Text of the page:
The economic crisis in Cuba during the 1990s, known as The Special Period in Time of Peace, which emerged after the dissolution of the Soviet Union and The Council for Mutual Economic Assistance, led to a new reconfiguration of the religious scene. Today, all faiths have a place.
During those times, religion became the last rung of the ladder, thanks to which many people sought and found hope and strength. Thus, worship experiences, imported or not, emerged in society.
“Previously, many disciplines were unknown and coexisted isolated from one another. Forbidden or not, they always remained as forms of resistance and, in some cases, spaces of conspiracy”, theologist Luis Carlos Marrero Chasbar tells the press, who admits that the internet, communications, educational processes and intercultural exchanges are currently determining factors in their knowledge and understanding.
Marrero Chasbar explains how researchers grouped worship experiences under the name “New Religious Movements”.
That list brought together beliefs as diverse as Islam, Reiki, New Age, variations of Buddhism, Neo-Pentecostalism, ministries, some forms of spiritualism and Santería.
In the expert’s opinion, they broke, to some extent, the characteristic dogmas of the traditional religions in Cuba: Catholicism, historic Protestantism, the rule of the Orishas, to name a few; while, historically, their various preferences had an impact on the shaping of nationality.
“Some emerged from the natives, as in the case of the indigenous identities, and others came later to the country, like the Hare Krishnas or the Gnostic church. They derived from unions, fragmentations and syncretism, conditioned from the changing social reality”, he said.
It’s no wonder, he pointed out, that some Cubans declared themselves Tainos, Yucatec or Mixtec; others gather in Old Havana to study the Mayan Old Book Popol Vuh or take part in celebrations devoted to the Andean concept of Pachamama or Earth Mother.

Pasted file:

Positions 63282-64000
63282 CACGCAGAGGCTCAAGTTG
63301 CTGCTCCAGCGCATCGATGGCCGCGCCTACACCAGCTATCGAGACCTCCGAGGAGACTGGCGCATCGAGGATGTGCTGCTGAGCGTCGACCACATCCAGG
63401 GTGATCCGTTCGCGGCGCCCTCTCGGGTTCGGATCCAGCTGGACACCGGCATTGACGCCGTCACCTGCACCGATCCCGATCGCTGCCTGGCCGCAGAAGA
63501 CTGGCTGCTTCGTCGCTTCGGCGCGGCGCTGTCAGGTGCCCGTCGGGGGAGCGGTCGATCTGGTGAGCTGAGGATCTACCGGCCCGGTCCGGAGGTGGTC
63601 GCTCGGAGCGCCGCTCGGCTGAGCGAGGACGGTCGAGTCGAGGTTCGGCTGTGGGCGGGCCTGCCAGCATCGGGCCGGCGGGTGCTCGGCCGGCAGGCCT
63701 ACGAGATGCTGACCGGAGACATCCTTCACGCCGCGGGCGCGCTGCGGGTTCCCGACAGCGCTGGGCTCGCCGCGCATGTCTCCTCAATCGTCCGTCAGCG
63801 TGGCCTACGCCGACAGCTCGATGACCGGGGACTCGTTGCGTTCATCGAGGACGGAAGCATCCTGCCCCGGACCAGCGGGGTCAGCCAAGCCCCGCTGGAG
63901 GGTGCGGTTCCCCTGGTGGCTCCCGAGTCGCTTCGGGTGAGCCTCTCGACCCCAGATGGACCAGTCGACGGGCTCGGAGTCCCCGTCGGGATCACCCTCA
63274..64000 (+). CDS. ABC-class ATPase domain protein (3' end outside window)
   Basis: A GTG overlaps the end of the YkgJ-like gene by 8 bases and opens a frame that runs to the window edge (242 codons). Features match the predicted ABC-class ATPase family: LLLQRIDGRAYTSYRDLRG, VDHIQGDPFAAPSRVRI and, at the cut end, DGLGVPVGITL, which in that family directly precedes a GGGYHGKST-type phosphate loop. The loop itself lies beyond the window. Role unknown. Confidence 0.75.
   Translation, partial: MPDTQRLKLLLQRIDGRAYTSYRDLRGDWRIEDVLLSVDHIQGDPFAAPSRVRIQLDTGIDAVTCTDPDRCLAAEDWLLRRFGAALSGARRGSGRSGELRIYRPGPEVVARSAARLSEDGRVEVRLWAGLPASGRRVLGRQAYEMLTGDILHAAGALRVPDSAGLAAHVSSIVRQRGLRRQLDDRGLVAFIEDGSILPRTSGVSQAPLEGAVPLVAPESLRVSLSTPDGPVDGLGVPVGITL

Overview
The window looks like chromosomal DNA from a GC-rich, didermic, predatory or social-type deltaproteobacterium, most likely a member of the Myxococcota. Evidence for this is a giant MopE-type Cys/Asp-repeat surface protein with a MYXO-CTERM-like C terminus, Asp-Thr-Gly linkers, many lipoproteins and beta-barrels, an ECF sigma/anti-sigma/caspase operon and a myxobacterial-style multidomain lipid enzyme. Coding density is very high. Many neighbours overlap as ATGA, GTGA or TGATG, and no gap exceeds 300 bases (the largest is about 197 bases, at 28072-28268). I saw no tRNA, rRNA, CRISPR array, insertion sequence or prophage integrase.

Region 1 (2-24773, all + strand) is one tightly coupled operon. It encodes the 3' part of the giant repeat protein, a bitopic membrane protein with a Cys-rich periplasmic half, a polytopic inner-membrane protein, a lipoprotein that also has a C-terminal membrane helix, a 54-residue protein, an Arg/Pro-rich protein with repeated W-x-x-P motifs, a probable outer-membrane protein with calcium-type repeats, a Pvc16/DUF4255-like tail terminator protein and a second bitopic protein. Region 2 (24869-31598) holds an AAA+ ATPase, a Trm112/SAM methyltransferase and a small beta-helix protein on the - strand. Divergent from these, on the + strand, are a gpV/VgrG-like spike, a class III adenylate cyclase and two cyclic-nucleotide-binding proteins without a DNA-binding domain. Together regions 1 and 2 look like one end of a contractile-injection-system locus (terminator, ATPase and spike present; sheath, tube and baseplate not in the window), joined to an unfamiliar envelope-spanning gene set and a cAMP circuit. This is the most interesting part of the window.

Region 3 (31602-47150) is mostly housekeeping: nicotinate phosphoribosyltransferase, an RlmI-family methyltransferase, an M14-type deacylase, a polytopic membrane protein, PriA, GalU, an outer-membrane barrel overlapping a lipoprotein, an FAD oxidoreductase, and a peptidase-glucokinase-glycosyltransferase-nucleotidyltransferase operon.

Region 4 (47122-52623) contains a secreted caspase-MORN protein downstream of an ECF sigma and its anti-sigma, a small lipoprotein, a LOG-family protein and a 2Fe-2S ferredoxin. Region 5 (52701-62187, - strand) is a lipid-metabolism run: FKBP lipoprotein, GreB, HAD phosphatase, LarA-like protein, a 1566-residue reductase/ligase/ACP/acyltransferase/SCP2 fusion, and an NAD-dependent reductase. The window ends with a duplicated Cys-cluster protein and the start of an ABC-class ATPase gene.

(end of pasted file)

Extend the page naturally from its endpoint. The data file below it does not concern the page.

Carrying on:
According to the Centre for Psychological and Sociological Research, the scenario of great openness towards the outside world led to new names and currents that generated attraction, rejection and conflicts; as well as changes in discourse, leadership, liturgies, practices and proposals for assuming life from faith.
In addition to this, Marrero Chasbar says, these customs were brought to the island by tourism, internationalist missions, students from Latin America, Asia and Africa and, as a result, what sociologist Pierre Berger named “cognitive contamination” happened.
“It’s no longer possible to have a pure and traditional ethos as the Puritan ethic was in the past. These times show a common house in which everything is interconnected: school, family, politics, professions, values, church and, of course, religions”, he says.
The specialist indicates that these religious expressions took on Cuban cultural patterns and not vice versa.
Nevertheless, they keep certain rites and costumes, characteristic to each region, undergo a process of Cubanisation and readapt costumes and worship to our climate and economic reality. (PL)